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Soliman Prepares for a Big 2004
Jan 22, 2004 By Anthony Cocks
2004 promises to be a busy year for rising middleweight contender 'King' Sam Soliman. Currently ranked at number 7 in both the IBF and WBC, Soliman fought an incredible five times over 6 months last year, defending his IBF Pan Pacific title three times and his OPBF title twice. This year promises the same hectic schedule for the ultra-fit Soliman who plans to have three fights under his belt by the end of March.
Throughout his career Soliman has forged a reputation as a 'triple A' fighter -- you know, that increasingly rare breed of pugilist prepared to take on anyone, anywhere, anytime. This willingness to mix it up with high calibre opposition with little preparation has been a hallmark of Soliman's career and helped endear him to the fans. It has also been a contributing factor to his less than glossy 22-7 professional record, but Soliman wouldn't have it any other way.
“I love to keep busy. I love this sport. Some people fight for the money, but if you love the sport, you keep on fighting,” said Soliman.
Soliman will kick off his 2004 campaign this Friday night with a defense of his IBF Pan Pacific title against rugged Argentinean veteran Juan Carlos Lettieri at Panthers World of Entertainment in Sydney on a Blaster Promotions card.
After the bout at Panthers, Soliman will fight again in February and also in March. His opponent for one of these bouts is expected to be former NABO middleweight title holder Kenny 'The Emerald City Assassin' Ellis.
Another boxer that Soliman is keen to meet in the ring is the much-hyped but largely unproven American prospect Jermain Taylor. The WBC#3/IBF#5 Taylor has been handfed careful selection of blown-up junior-middleweight and past-their-prime former contenders to obtain his lofty ranking. Soliman is convinced that a victory over the talented, but untested Arkansas native would be an easy task for him.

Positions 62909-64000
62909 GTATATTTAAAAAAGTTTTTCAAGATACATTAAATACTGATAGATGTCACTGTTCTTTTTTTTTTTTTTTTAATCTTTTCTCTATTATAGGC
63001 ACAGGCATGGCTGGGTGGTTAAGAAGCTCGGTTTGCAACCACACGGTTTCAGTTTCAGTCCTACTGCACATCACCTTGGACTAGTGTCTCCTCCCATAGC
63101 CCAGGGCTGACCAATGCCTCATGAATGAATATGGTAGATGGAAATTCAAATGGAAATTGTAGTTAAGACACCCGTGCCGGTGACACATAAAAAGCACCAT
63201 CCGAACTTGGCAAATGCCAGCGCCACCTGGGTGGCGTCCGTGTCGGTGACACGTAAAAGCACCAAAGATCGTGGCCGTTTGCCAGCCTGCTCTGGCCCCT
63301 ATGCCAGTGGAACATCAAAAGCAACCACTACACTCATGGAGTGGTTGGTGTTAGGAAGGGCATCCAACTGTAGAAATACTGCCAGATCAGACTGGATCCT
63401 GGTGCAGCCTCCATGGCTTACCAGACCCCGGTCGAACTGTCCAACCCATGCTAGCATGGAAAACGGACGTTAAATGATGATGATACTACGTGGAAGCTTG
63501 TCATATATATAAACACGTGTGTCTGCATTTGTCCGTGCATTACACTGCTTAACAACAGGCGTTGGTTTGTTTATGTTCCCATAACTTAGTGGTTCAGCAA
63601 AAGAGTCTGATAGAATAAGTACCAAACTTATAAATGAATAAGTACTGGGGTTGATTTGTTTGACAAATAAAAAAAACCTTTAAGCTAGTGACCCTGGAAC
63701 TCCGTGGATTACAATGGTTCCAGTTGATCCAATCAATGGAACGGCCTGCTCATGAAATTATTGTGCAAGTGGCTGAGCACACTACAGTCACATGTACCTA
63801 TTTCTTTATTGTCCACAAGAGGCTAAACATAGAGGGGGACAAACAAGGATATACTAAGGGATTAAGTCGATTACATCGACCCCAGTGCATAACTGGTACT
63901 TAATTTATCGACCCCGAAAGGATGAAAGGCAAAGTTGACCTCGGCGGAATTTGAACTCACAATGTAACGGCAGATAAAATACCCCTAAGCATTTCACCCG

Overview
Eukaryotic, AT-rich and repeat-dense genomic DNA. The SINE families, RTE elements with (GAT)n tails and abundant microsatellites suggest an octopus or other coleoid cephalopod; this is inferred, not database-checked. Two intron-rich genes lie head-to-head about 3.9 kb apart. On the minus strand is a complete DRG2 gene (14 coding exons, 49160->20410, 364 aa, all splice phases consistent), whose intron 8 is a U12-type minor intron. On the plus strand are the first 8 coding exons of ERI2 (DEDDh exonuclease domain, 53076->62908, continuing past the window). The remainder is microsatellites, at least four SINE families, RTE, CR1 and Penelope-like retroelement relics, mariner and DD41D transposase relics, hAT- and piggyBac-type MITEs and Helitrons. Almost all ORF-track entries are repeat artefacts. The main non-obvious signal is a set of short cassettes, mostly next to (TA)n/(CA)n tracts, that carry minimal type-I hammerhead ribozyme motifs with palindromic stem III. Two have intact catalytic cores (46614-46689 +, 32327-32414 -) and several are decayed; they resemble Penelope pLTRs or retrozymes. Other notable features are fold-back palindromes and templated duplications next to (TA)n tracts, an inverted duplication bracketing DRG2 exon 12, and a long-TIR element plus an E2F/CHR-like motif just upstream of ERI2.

"I'd love to get a fight with Jermain Taylor. Next time you speak to Stuart (Duncan, Soliman's manager), make sure you bring his name up. His style is tailor-made for me," said Soliman.
The big name at 160lbs that everyone is gunning for is undisputed Middleweight Champion Bernard Hopkins and of course Soliman is no different.
"If Hopkins wants to make a non-mandatory defense against the IBF #7 contender, I'm here waiting for him. I'm ready to face him anywhere, anytime. If he's not prepared to do that, then I'll just keep working my way up the rankings until I'm number 1 and force a fight with him. I just hope that he doesn't retire before I get to him," said Soliman.
Soliman was recently a part of Kostya Tszyu's training camp for his now-postponed bout with Sharmba Mitchell. Even an experienced campaigner like Soliman found himself tested on a daily basis.
"Just when you think you know all there is to know in the ring, you get the opportunity to spar someone like Kostya and you learn something new
every day," explained Soliman.
But the compliments weren't all one-sided. Tszyu's longtime trainer Johnny Lewis was equally impressed by the efforts of the slick counter-boxer from Melbourne and was recently quoted in the press as saying that Sam's style would give everyone in the division fits, including Hopkins.
"Johnny's been saying that for years, but no-one's been listening," laughs Soliman. "People are only finally starting to sit up and take notice now."
Sam Soliman is the forgotten man of the middleweight division. With his slick defense, quick hands and unique ability to anticipate his opponent's next move, Soliman poses a very real threat to anyone campaigning at 160lbs. All he needs now is the opportunity.
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